Return to Goodwin Street

Dot, Jean and Brenda outside 11 Goodwin Street, August 2012
Dot, Jean and Brenda outside 11 Goodwin Street, August 2012

At the end of May Campaign Against Arms Trade (CAAT) moved from 11 Goodwin Street, Finsbury Park, to a more modern office in nearby Wells Terrace. I wrote a nostalgic account of CAAT’s quarter of a century in Goodwin Street, celebrating its history as the home of many peace organisations and radical groups.

And that, I thought, was that. Then I received a message from Brenda, telling me that 11 Goodwin Street was her childhood home and she would love to see it again before it was demolished. There followed another message, this time from Brenda’s sister Jean, with the same request, and as it turned out, there was yet another sister, Dot, who also wanted to visit. Good things definitely come in threes.

The upshot was that we talked to the new owners and agreed a date for the three to visit. Dot, Jean and Brenda (in order from oldest to youngest) arrived at CAAT’s new office and after a cuppa set off to inspect Goodwin Street. Brenda told me how she had been fascinated by the BBC series The Secret History of our Streets (as had I) and had begun researching Goodwin Street on google when she came across my blog.

The hidden history of Goodwin Street
The Mountstephens family had lived in Goodwin Street from the early 1930s until they moved out in 1966. It was a big family – parents, four brothers and three sisters. The house rent was 11 shillings a week. The house was also the home of an old lady who lived in a room on the top floor.

At that time, Goodwin Street was a very different from today, when its main use is as access to a car park for shoppers and Arsenal fans. It was one of the liveliest streets in the neighbourhood, with a pub on the corner, a mission hall at the end, a dairy at the back, and a printers and postal sorting office (the building with its ornate façade remains but the postal work has long departed to an industrial estate). Dot had even worked in the dairy: “my first job, just a few shillings a week”.

The war years
For me, one of the most interesting aspects was to hear how Finsbury Park fared during the war years. The nearby station was a military target and so was camouflaged by huge barrage balloons. The older sisters recalled the distinct sounds made by the different types of bombs, the air raid sirens and the scramble to the Anderson shelter at the bottom of the garden. Other family members also lived in the neighbourhood and Dot remembered being despatched up Fonthill Road to check on her grandparents after each raid. Meanwhile, Jean had been evacuated from London to Blackpool.

Goodwin Street itself escaped the bombs but nearby areas were not so lucky. Dot recalled a live bomb which remained on site – the owner charged a halfpenny to view it!, There were gaping holes caused by bomb damage which remained untouched for years after the war. Some were documented by young Don McCullin, who was born in Fonthill Road. He came to fame when his photo of gang members posing in a derelict building was published in The Observer magazine. He went on to become one of the world’s great photographers, famous for his photos of soldiers and civilians in Vietnam, Cambodia, Bangladesh and Biafria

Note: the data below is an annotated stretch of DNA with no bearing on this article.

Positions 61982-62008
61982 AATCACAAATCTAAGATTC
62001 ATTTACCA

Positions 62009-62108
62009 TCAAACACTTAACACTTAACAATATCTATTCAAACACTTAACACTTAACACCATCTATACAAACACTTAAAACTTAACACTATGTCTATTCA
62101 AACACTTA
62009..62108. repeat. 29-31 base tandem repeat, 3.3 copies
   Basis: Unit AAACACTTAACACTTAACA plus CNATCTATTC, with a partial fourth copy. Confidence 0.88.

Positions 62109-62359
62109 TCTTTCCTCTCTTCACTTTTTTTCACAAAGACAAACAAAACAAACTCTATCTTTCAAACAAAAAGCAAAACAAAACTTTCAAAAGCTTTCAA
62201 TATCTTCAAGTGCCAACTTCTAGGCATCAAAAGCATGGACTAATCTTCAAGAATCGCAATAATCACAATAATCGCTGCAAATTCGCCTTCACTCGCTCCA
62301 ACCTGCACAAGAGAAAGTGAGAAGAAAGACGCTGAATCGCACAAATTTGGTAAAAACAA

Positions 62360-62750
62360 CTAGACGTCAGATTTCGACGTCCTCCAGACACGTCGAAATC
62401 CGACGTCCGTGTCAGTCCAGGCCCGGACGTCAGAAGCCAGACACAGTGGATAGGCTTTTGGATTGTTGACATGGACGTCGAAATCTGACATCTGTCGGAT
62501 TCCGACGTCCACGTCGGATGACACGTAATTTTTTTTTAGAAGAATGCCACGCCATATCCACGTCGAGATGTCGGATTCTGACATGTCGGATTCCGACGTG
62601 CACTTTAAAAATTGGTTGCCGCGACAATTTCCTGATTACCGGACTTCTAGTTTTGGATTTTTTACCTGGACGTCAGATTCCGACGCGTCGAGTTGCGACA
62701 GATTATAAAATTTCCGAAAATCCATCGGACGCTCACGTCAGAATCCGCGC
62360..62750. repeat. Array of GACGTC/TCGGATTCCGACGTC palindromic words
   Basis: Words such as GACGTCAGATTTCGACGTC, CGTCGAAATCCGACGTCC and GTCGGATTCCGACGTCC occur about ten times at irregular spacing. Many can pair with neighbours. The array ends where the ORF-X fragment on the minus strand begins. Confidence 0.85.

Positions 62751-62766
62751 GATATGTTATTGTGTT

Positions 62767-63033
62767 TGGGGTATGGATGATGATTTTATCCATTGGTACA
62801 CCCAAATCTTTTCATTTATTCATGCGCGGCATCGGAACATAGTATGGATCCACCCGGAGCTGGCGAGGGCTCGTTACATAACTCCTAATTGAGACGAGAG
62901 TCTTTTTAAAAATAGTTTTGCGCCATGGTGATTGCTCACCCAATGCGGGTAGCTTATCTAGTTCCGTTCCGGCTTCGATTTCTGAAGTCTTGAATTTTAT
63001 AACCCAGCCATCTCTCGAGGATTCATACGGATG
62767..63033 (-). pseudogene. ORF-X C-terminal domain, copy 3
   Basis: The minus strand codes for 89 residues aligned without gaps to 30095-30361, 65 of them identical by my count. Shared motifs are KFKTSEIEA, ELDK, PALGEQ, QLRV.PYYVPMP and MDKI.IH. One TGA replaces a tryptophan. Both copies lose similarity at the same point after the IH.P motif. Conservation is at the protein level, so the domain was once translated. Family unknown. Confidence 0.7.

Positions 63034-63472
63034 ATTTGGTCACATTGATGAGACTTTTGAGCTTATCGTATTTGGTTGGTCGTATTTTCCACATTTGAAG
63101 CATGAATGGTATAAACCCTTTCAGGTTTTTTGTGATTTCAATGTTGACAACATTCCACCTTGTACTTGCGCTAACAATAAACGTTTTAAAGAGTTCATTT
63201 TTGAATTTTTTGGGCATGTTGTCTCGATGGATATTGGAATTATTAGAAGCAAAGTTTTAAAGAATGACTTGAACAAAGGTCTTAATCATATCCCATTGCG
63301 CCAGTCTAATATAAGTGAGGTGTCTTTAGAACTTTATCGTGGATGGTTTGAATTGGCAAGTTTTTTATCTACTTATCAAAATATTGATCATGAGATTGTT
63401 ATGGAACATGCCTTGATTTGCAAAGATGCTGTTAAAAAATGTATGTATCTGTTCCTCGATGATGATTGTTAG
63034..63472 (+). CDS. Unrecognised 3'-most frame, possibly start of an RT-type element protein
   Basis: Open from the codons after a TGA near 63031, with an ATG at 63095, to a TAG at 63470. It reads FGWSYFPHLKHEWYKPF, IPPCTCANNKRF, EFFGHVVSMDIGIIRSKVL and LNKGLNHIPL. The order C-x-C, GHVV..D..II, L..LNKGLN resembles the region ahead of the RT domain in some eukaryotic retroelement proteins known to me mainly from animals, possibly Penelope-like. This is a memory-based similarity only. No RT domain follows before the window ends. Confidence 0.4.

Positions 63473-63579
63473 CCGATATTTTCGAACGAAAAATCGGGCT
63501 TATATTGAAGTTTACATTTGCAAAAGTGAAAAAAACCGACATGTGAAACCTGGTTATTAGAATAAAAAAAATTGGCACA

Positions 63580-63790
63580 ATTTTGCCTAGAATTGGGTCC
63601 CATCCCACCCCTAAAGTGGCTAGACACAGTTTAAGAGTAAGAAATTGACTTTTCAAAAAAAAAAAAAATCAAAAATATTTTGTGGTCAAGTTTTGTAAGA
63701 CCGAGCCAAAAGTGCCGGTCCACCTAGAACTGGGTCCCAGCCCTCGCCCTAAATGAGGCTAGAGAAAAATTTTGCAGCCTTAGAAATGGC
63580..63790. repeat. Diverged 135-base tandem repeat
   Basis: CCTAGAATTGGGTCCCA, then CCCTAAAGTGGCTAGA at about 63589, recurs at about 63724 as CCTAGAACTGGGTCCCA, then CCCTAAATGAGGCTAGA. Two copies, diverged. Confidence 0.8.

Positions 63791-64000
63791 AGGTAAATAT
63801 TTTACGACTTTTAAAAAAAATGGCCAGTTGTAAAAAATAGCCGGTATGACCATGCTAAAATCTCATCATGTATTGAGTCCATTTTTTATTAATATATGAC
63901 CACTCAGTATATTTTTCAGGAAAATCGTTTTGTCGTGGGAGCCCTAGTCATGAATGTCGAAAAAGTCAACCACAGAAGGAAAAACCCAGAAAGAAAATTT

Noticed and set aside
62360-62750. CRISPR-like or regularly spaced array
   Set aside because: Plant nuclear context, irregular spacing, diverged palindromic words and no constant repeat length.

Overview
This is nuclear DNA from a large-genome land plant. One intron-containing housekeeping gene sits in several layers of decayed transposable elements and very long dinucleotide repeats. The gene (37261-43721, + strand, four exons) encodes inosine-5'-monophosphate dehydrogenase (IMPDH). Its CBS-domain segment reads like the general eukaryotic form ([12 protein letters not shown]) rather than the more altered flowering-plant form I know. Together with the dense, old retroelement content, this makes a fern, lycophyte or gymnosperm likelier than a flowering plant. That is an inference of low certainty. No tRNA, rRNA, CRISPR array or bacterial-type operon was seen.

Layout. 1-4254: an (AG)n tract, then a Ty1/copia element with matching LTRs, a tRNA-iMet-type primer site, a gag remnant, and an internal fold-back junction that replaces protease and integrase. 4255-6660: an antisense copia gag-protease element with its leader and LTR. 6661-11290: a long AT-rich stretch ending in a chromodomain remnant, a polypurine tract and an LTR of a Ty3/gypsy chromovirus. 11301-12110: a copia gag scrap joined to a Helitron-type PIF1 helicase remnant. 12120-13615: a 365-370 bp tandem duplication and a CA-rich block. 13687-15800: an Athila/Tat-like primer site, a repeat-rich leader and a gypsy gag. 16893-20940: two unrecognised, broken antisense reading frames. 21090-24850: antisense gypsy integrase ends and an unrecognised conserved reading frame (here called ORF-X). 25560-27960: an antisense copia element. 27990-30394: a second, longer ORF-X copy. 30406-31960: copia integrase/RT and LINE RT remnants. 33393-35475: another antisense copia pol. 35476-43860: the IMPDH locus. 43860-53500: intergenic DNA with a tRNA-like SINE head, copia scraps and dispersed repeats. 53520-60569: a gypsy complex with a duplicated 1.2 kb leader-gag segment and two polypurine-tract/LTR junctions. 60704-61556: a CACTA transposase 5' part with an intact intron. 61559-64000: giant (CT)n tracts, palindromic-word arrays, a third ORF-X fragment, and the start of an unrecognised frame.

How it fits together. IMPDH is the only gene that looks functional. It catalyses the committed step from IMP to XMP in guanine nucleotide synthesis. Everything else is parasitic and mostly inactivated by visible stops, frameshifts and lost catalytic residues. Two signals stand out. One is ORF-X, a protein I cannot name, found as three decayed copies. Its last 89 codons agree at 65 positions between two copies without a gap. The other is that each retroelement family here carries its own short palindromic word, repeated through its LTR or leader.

Although the war damage has long disappeared, stories like these stand as a  reminder of the terrible effects of warfare on people’s lives – a prime reason why CAAT exists today.

A family home no more

Brenda outside no 11 Goodwin Street, late 1950s
Brenda outside no 11 Goodwin Street, late 1950s

Just as Goodwin Street had declined, so had no 11. The Mountstephens family lived there till 1966, when their father died – all the children had moved away by that time.

The building became a printer’s shop and office. The garden was diminished with the addition of an extension to the two lower floors. Internally, the hallway was narrowed to increase the office space on the ground floor. On the positive side, there was no longer any need for an outside toilet or a coal hole.

Jean and her young son
Jean and her young son, late 1950s. Note the now demolished houses and mission hall in the background.

When the three sisters viewed the building it was in a parlous state. All the furniture and fittings had been removed and the many imperfections and makeshift repairs were all too obvious. Later Brenda wrote to me:

“It was a big surprise to all of us to see such a transformation in our old house. Upstairs was pretty much the same, but the downstairs rooms and the garden were unrecognisable. Although we all enjoyed the visit, we were sad to see the house in such a condition and we prefer to remember it as we knew it.”

“We had a nostalgic walk along Fonthill Road and Stroud Green to Crouch End. So lots of conversations along the lines of  ‘Do you remember this …..’, and we found we had a lot of different memories. Thank you again for giving us a chance to look back on a bit of our family history.”

Thank you Brenda, Dot and Jean for sharing your memories with us and restoring a small part of the history of our neighbourhood in this great city of London. You can read more about the history of the area at the Islington Archaeology & History Society website.

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